Journalist, TV presenter and now bestselling author of I Quit Sugar, Australian lifestyle icon Sarah Wilson talks to us about the switching to, and the benefits of, living sugar-free…
What was your trigger to turning sugar-free?
I have an autoimmune disease and had been told for years I should quit sugar. The idea was far too scary to contemplate, as it is for most. Tell someone to quit, say, peanuts, and they just don’t shudder in the same way. I then decided to experiment with the idea and quit for two weeks. I wrote about it for the newspaper column I was writing at the time. It felt so good, so right – I lost weight immediately and had much better energy levels – that I just kept going, And going. It’s been over three years now.
Do you think we can be addicted to sugar?
Yes! It’s a proven fact. Leaving aside the very serious health issues – cholesterol, fatty liver, metabolic syndrome, heart disease and diabetes – I think the real problem is its addictiveness (some studies show it’s more addictive than cocaine). We are prisoners to sugar, in part because we lack the hormone to tell us when we’re eating it, so we keep eating it and eating it. By contrast, we have hormones that tell us when we’ve eaten enough fat and protein. If we weren’t so addicted, we wouldn’t be killing ourselves with it – we’d have done something about it.
How hard did you find the initial few weeks on a sugar-free diet?
The ‘metabolic shift’, that is; the switch to burning fat and protein instead of cheap shots of sugar, took about four weeks for me. It can take some longer. I researched the topic thoroughly and formulated the best way to quit, so you don’t have withdrawal, so you lose weight and so you can stay off it for good.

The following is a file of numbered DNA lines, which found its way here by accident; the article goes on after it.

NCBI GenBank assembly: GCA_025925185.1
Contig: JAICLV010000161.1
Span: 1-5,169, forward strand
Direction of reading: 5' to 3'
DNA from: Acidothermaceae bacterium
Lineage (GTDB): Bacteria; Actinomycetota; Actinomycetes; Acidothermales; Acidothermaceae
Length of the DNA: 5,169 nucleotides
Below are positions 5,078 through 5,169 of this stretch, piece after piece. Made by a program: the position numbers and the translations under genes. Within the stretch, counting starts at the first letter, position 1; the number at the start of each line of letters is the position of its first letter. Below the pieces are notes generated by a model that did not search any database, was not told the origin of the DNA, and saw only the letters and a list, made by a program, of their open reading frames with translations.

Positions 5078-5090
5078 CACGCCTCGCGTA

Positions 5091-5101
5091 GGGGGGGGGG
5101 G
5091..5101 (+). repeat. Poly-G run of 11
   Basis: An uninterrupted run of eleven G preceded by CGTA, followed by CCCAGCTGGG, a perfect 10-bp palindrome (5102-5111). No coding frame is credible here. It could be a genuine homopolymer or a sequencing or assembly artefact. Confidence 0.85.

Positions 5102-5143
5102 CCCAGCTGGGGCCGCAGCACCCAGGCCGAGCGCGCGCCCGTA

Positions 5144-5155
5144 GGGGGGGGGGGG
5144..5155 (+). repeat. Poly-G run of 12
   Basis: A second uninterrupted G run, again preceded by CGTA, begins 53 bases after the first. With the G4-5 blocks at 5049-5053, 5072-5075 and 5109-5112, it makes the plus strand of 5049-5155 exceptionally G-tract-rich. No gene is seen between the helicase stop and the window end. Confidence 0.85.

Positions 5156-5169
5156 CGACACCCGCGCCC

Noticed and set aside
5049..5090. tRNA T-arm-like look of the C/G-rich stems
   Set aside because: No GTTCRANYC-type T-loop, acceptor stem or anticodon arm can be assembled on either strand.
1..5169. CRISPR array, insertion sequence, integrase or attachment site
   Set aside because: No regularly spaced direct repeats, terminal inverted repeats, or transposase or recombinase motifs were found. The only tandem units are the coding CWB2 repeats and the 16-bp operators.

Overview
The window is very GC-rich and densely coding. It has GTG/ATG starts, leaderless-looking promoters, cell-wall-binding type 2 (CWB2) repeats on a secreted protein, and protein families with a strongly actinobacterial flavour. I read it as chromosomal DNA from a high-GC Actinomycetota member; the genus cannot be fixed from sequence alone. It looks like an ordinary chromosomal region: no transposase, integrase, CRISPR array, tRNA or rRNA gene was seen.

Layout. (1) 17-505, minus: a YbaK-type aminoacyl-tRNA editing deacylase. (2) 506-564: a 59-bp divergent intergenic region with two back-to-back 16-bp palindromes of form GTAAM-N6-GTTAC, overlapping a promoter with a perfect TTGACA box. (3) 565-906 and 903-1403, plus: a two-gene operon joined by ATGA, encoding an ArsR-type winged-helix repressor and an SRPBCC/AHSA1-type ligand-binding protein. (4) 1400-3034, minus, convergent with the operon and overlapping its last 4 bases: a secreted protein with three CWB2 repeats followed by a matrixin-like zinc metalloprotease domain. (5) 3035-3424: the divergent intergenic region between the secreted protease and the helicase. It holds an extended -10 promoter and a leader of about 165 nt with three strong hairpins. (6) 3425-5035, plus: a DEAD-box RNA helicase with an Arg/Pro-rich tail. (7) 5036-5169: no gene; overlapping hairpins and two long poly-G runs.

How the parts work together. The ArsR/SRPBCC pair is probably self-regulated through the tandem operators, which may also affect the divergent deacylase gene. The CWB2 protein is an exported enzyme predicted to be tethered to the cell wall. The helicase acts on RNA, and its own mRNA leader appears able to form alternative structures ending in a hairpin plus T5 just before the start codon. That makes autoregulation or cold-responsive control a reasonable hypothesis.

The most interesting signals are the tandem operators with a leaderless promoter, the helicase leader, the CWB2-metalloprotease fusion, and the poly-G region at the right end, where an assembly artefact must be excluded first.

What advice do you have for those embarking on a sugarless diet?
Quitting sugar is a robust start. Being kind and gentle and enjoying the experiment is always my advice. There are three foods you can stop eating right now: fruit juice (there’s the same amount of sugar in a glass of apple juice as a glass of cola), low-fat dairy (they replace the fat with sugar in most cases) and packaged sauces (barbecue sauce is 50 per cent sugar). Secondly, put a slice of haloumi in a sandwich press at work or home, cook and eat as an afternoon snack instead of a muffin or chocolate bar. Why? The good, healthy fat will tell your brain it’s full within about 5 minutes. Also, drink liquorice tea; it tastes sweet and it actually curbs sugar cravings on the spot!
What are the most common pitfalls affecting anyone taking up the diet?
The emotional addiction was the hardest. I used to reward and comfort myself with sugary food. I overcame this hurdle by substituting sweet treats with savoury snacks. We’ve always been told to eat plenty of fruit, but how does that sit in a sugar-free diet regarding fructose? Fruit, eaten as the whole fruit, and one to two pieces a day, is fine. Fruit juice is not. A glass of apple juice contains 10-12 tsp of sugar. Dried fruit in mueslis etc are no good for you either – it’s 70 per cent sugar. When you do my 8-Week Program, you cut out all sugar (including fruit) for six weeks. We then reintroduce whole fruit (never fruit juice). One or two pieces of low-fructose fruit a day is great, if you’re not eating other forms of sugar.
How do you negate the afternoon lull when all you can think of is a ‘pick-me-up’ energy infusion?
The thing is, energy slumps happen because of sugar. Imagine our energy burning set-up is a fire. When we eat sugar we are feedingthe fire with little bits of paper and thin sticks, so we have to keep feeding it to keep the fire going. But when we take sugar out, and turn, instead, to protein and fat-based snacks, like nuts, cheese, eggs etc, it’s like throwing a big solid log on the fire. We can then walk away for a good 4-5 hours before we need to feed it again. Once off sugar, you simply don’t have the energy slumps. Plus, a few almonds will fix the issue way better than sugar will anyway.
Are restaurants making it easier for those on a sugar-free diet, or is it something that has not been fully embraced yet?
I think we’re starting to see a shift – I’m noticing more sugar-free options in some cafes here in Australia. Always check what their version of ‘sugar-free’ is though, because a lot of so-called ‘healthy’ options are still made with agave (averages at 70 per cent sugar) and other sweeteners I wouldn’t necessarily recommend.
What ingredients do you always keep in your pantry or fridge?
Coconut oil, homemade sauerkraut, camomile tea, courgettes. Often some of my homemade sugar-free chocolate too!